3a. - What kind of trucks are currently subject to the 80km/h limit?

Trucks attached to trailers by a drawbar (connecting pole).are currently subject to an 80km/h limit. There are two types of these - known as truck and trailer units and A-train units.

4. How will this be enforced?

Police will be taking a much tougher approach to heavy vehicles exceeding the maximum speed limit, and any heavy vehicle going 5km/h or more over any applicable limit will be subject to a speeding fine. This applies not just to the maximum open road limit of 90km/h but to 50km/h zones, etc.

5. When will the uniform speed limit take effect?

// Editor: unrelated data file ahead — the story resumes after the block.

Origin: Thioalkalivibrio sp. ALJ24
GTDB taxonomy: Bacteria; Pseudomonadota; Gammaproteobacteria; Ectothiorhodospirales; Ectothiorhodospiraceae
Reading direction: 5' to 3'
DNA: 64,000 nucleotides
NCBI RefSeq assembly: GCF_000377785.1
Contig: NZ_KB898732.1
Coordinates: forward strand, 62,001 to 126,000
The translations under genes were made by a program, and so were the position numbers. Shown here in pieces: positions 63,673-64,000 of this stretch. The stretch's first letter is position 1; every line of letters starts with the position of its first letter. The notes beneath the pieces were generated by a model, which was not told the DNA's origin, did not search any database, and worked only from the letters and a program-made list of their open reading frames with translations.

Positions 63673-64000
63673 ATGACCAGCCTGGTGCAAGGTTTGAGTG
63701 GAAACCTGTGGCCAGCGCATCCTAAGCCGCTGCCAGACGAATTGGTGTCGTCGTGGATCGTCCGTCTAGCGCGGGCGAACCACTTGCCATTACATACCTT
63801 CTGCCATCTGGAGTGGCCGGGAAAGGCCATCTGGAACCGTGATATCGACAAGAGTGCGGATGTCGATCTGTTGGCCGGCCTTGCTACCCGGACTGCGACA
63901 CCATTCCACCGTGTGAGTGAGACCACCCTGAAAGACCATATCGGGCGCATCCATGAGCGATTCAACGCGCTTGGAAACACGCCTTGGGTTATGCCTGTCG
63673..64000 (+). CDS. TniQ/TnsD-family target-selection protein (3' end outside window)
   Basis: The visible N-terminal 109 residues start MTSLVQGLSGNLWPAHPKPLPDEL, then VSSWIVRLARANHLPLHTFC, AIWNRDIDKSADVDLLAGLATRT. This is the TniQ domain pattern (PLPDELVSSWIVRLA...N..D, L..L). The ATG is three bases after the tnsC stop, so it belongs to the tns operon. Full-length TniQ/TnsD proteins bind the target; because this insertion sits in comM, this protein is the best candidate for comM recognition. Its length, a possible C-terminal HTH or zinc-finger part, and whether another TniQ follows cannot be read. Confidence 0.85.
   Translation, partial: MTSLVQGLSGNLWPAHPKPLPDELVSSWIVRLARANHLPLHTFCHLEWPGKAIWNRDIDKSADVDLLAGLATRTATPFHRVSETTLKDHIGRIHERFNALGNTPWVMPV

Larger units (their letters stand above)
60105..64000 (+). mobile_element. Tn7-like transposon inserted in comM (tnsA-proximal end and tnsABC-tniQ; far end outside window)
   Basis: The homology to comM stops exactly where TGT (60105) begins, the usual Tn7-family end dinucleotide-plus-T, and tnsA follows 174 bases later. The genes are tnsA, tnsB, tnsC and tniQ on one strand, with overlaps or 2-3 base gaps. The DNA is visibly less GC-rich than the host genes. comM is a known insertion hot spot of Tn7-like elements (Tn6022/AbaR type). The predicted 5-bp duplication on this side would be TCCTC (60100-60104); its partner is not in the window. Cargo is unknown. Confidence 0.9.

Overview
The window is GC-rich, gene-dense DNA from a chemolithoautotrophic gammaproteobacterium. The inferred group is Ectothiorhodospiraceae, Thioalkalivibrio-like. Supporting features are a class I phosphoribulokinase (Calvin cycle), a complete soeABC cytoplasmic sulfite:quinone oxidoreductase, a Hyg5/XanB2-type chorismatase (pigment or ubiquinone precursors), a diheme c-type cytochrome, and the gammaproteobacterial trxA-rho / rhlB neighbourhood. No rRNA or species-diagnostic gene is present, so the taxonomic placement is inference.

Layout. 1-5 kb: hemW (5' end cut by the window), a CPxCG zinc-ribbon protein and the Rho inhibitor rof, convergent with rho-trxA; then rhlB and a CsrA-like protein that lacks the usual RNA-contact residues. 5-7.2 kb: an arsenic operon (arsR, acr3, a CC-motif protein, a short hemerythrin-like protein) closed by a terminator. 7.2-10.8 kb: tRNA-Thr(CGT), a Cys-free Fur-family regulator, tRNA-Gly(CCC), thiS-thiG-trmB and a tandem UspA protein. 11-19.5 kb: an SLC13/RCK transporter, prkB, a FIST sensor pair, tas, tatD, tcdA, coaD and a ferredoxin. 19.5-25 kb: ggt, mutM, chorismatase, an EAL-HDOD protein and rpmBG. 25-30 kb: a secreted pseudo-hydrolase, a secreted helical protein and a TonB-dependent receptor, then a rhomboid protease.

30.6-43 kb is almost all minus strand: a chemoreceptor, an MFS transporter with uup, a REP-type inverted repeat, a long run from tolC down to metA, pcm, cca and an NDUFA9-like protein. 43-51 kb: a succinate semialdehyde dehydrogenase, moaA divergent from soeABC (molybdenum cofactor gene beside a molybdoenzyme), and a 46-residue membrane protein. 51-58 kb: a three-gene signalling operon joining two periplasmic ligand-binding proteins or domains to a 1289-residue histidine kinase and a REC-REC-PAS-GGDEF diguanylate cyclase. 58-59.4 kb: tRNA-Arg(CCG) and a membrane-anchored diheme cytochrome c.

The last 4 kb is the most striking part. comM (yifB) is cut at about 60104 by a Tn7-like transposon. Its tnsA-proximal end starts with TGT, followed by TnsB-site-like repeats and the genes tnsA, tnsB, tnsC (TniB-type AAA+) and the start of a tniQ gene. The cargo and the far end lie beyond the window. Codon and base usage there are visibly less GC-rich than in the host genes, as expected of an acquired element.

The new regulation will come into force on 3 May 2004.

6. Why is the change being made?

New Zealand has a special problem with truck crashes, as crashes in which a truck is involved account for approximately 20% of all road fatalities and 7.5% of all injuries.

The ratio of fatality rates for trucks versus all vehicles for New Zealand (3.30) is considerably greater than for most of the other countries, eg, France (2.93), Canada (2.23), Australia (2.07), United States (1.72), Great Britain (1.49). (Except for Sweden whose ratio of 3.94 is not comparable with the other countries because of data differences.) This ratio is an indicator of the extent to which the truck fatality risk is greater than the overall fatality risk.

Also, the relative importance of truck fatalities, expressed as a percentage of all fatalities is somewhat higher for New Zealand (20.3%) than in the other countries (eg, Germany 19.4%, Great Britain 16.3%, Australia 14.9%, United States 13.0%).